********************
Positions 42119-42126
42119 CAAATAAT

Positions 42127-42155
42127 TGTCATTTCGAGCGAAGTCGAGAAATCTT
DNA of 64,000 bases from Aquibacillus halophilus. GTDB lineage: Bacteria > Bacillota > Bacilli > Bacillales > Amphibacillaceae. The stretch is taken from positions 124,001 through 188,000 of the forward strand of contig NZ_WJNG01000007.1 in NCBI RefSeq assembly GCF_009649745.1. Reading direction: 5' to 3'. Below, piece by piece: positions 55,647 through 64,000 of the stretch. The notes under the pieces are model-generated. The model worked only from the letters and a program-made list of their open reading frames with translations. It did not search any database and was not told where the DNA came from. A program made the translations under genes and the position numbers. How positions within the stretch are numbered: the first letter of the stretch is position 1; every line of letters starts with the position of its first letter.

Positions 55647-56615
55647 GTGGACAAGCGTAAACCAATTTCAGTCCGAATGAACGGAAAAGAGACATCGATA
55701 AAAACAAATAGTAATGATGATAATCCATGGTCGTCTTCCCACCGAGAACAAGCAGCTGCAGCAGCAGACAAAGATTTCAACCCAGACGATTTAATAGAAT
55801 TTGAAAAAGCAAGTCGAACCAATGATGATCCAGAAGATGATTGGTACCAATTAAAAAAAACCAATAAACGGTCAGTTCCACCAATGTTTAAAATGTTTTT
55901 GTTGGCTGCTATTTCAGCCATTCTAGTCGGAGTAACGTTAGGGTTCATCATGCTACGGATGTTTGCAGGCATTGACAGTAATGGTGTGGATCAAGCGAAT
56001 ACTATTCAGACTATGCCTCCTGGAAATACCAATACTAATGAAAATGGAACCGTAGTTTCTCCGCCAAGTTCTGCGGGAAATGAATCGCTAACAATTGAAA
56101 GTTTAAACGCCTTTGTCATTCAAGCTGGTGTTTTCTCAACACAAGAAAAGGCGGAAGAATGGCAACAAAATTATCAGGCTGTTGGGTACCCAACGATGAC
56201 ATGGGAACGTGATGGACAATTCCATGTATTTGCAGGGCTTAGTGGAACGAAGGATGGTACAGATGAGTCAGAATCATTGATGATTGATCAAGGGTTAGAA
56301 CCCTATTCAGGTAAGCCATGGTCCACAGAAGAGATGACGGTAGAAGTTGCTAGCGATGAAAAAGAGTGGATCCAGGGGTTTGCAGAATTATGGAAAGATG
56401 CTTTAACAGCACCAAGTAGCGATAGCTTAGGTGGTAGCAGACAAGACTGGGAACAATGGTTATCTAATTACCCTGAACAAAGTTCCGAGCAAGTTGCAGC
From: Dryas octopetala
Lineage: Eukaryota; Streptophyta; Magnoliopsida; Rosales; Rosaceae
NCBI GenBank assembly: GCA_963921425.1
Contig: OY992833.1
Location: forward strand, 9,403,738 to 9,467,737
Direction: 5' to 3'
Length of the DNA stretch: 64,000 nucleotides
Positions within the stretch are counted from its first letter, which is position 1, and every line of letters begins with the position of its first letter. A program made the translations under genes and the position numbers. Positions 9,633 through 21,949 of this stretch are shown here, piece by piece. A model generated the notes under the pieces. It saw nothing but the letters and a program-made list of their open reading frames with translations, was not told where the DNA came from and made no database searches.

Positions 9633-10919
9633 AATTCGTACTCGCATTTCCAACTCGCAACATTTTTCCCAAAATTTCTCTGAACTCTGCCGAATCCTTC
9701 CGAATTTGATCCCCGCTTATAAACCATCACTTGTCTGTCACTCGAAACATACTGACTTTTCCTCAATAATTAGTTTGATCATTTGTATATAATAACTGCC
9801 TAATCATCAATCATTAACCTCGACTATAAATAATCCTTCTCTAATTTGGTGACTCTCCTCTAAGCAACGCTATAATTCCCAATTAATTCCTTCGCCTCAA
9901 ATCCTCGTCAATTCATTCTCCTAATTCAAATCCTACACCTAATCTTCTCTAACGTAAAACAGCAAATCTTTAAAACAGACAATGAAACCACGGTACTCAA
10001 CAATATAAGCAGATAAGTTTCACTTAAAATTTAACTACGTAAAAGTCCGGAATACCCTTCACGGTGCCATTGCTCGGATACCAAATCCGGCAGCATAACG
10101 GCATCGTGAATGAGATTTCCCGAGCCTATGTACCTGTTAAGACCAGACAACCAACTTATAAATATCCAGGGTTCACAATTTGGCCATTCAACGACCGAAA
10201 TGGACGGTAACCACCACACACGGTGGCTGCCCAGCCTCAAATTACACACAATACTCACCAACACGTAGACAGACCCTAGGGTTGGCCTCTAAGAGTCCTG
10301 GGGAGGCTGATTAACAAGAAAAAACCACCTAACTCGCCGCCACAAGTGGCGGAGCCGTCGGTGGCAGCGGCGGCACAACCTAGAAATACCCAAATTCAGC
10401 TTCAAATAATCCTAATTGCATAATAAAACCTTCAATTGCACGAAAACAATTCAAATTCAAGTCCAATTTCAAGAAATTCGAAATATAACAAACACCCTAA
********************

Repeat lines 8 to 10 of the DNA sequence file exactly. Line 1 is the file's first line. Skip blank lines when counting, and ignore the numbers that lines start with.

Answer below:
55701 AAAACAAATAGTAATGATGATAATCCATGGTCGTCTTCCCACCGAGAACAAGCAGCTGCAGCAGCAGACAAAGATTTCAACCCAGACGATTTAATAGAAT
55801 TTGAAAAAGCAAGTCGAACCAATGATGATCCAGAAGATGATTGGTACCAATTAAAAAAAACCAATAAACGGTCAGTTCCACCAATGTTTAAAATGTTTTT
55901 GTTGGCTGCTATTTCAGCCATTCTAGTCGGAGTAACGTTAGGGTTCATCATGCTACGGATGTTTGCAGGCATTGACAGTAATGGTGTGGATCAAGCGAAT